Argument Evaluation: Primary Source Usama Ibn Munqidh

Category: Culture
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Usama Ibn Munqidh (1095-1188 CE) was a Muslim warrior, poet and writer during the early crusader era. He was born in his family’s Shayzar Castle, where he was taken under his uncle Sultan guardianship because his father had refused the position as Shayzar Ruler, which then passed down to Usama’s uncle Sultan whom educated him in literature, religion and warfare. Usama experienced all three battle crusades as he resided on the front lines of Syria at the “Shayzar Castle”.

In 1131 Usama decides to leave Shayzar to join Zangi when tensions rose between Sultan’s son because of political rivalry. Usama begins his life as an adventurer constantly moving around a lot from Egypt to Syria and back to Damascus as a role advisor, more oftenly visiting “Jerusalem and other crusader states to foster relations in the event that a combined Burid-crusader force would be needed to halt Zangi’s expansion.” (pg.530) Through his young journey he was able to retain good education from many of the Muslim dynasties he served, leading to his literature career where he was better known for his writing than for his political career.

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Usama’s views on the crusaders is often confusing in the way he goes back and forth trying to understand their actions. In the book of Kitab al-i’tibar, Usama seems to contradict himself at times with using the curse of God against the Franks and then on other events he considers them as good brothers. According to the Book of Memoir the Title, “The Wonders of the Frankish Race”… “He refers to the Franks as “mere beasts” because he fees that, like animals, they are good at fighting but lack morality.” Reading through some of his rambling stories, I see the Franks as warrior-like men in the sense of them protecting the Muslim people.

Usama not understanding their ways assumes they lack morality because of their actions upon how they culturally deal with certain events. These crusaders (Franks) migrated with no intention to gain power, enrich themselves, these crusades wanted to colonize the middle east. They did it in a sense of religious beliefs, doing it in the name of God. Muslims in Palestine only viewed the Christian Western Europeans crusades (The Franks) as a serious threat because they did not understand their culturally moral beliefs. Like Usama, he only considered the Franks to be traditionally lower social-class people to an extent they were also few exceptions were he saw them as genuinely good people.

In this event, a Frankish doctor advises a patient to use vinegar as a disinfectant to clean his wound and effectively this remedy heals it. In another situation, Frankish man sees a young boy with festering sores on his neck and offers the father a remedy, on the condition that he not profit from the knowledge. “This stipulation suggests that the Frank was a monk or a priest”. (pg. 532, “The Marvels of Frankish Medicine”) Usama only portrays the Franks to be unintelligent people or lack morality due to his own views, but we only dehumanize people when we are afraid and by doing that we make it easier to fight the enemy.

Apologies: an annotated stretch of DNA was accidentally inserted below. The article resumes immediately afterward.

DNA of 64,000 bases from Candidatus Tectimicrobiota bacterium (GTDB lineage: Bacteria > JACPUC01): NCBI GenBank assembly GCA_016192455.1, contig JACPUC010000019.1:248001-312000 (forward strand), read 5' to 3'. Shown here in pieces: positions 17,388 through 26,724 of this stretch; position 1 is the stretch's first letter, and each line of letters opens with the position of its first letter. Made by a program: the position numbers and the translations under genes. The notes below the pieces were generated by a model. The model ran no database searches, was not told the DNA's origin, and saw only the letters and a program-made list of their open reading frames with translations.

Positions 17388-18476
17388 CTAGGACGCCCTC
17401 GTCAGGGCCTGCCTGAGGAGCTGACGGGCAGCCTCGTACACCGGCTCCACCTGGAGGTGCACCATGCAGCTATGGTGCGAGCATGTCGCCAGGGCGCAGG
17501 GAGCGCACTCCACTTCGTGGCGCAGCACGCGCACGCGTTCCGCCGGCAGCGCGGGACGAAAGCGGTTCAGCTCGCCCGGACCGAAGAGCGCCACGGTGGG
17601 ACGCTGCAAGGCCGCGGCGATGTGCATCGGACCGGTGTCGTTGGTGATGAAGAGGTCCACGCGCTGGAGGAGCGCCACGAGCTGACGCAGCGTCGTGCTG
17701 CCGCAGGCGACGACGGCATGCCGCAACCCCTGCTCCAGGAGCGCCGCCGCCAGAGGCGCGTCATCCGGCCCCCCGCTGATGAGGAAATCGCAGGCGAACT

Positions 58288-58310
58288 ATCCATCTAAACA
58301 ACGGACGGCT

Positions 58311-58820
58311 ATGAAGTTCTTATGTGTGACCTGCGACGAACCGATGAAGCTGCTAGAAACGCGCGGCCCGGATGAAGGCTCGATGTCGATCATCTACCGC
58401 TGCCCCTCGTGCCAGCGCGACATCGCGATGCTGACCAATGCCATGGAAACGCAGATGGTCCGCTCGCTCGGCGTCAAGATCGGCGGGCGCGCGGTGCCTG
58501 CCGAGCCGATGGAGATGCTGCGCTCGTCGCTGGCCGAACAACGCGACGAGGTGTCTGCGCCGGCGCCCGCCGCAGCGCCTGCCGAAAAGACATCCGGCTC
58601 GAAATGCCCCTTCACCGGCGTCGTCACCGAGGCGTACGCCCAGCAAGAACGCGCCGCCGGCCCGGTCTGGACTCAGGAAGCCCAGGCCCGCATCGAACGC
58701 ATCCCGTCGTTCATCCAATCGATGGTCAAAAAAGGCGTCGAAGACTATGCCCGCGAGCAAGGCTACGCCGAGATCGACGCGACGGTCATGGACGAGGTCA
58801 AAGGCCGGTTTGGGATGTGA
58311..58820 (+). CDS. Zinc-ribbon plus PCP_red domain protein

Furthermore, Usama mainly viewed the Franks in a disgusting way and moreover they had no sense of respect for their women or self honor. For example, in this story which a bathhouse keeper from Ma’arra, Syria, tells of an incident that occured with a Frankish man. The bathhouse keeper tells Usama about a crusader who wanted to have his pubic hair shaved and how he would like for him to do his wife as well (shave her pubic hair). In one of Usama final stories, a young woman enters a bathhouse full of men with her father so that he can wash her hair. Usama is in disbelief by the Franks moral perspectives to hear of a man touching one’s wife in the most private parts of her body.

In addition, the dishonor to allow your daughter into a bathhouse full of men is shameful to see. Usama shows concern towards the father for taking care of his daughter and assure him heavenly reward. Usama could have just praised the man in sense of pettiness. But, it’s very hard to believe the stories he tells because some just seem way too over exaggerated. Especially in the story were he tells one of his companions to check if the girls is actually a woman, I mean that is just way out of proportion for a “grown” Muslim man to do, right? His own judgement as Muslim is far redundant in the sense that he only makes himself look better than the Franks.

In the Book of Contemplation (Kitab al-i’tibar) Usama at the age of ninety wrote his memoirs in an entertaining and very informative history based on his early life experience with the first three crusaders. In regards with the Franks, he never really came to an understand them as human-beings with moral beliefs but he was very impressed by their Frankish pride.

Frankish people adapted to Muslim culture as christian-like people with the mentality that they were doing everything in God’s name as well as wanting to adapt better lifestyle for themselves. Lastly, the Frankish and the Muslim people were able to reconstruct Muslim society in expanding the word of God with converting Frankish people through religion.

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Argument Evaluation: Primary Source Usama Ibn Munqidh. (2019, Apr 21). Retrieved from